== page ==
Humans are social animals. I don’t particularly enjoy socialising and I certainly find humans difficult to understand, but I recognise my social responsibilities. I may not want to hang out with other people for fun – but I choose to have unconditional positive regard for them….. and in fact, some of them are actually quite nice!
When I was younger I would be blunt, straight to the point and say exactly what I thought. I knew I was right. I certainly didn’t aim to be rude. In fact, I thought I was doing people a favour by leaving the bullshit out and getting straight to the point! I saw no need for small talk. I empathised by finding common ground that demonstrated my understanding of the other person’s situation and shared this with them. I used my incredible capacity for problem solving to offer advice, find solutions and share them with others. I wanted to be helpful. My heart was very definitely in the right place.
How was this perceived?
I sometimes came across as rude, self-centred and insensitive.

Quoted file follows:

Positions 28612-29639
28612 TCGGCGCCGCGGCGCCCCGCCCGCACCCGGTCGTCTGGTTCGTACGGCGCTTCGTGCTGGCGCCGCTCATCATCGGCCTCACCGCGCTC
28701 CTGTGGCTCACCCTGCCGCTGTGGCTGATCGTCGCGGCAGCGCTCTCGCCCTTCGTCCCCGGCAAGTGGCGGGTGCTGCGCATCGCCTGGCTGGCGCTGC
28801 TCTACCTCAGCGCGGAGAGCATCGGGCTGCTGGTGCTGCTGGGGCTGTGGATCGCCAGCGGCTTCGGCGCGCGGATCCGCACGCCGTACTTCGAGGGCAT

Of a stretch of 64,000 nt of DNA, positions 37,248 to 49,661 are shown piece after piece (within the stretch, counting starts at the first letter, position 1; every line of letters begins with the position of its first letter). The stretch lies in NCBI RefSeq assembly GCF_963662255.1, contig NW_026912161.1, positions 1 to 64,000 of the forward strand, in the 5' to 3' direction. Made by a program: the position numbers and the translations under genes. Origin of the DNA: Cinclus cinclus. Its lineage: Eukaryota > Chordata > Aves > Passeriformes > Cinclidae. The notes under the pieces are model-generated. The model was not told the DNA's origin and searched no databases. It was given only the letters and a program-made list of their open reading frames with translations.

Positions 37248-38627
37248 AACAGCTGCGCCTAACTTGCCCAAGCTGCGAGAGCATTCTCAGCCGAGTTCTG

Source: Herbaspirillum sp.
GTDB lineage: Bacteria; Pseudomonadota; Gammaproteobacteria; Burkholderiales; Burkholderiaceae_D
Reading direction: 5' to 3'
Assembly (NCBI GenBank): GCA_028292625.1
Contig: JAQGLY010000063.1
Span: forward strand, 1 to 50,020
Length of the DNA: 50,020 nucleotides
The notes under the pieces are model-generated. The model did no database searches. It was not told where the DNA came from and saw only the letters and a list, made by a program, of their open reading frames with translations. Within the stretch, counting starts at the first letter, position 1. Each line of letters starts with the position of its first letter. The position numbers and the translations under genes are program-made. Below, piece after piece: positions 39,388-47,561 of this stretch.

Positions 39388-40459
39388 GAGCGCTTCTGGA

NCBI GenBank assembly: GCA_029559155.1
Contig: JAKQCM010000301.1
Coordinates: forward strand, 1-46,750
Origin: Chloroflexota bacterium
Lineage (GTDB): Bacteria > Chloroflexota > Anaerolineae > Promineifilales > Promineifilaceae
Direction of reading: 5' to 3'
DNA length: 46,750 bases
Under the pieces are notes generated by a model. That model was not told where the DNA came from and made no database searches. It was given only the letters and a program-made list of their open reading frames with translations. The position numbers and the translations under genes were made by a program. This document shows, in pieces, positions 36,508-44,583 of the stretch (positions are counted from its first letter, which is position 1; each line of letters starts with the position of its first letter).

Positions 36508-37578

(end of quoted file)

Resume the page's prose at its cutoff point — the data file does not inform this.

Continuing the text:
I am not.
Reflecting on this, it is important to consider that other people don’t necessarily operate in the same way as me. Those sensory and cognitive experiences I listed earlier may be different.
When I appreciate this, I realise how invalidating my responses to others may be. Lets take empathy as an example – a subject I have written about in my personal blogs and for Neuroclastic.
My natural, authentically autistic response to someone telling me something distressing about their own experience is to trawl through my memory for something comparable.
I don’t feel a lot when people share their experiences with me. Other autistic people may be somewhere else in this broad range of sensory experiences and physically feel other peoples pain to such an extent it hurts them too. If I responded with a “yeah well, whatever” to someone’s loss, and my autistic friend with the intense emotional sensations responded with a “omg, that is so awful – look I’m crying too” – neither of us would be much use to the person who was choosing to share their experience with us.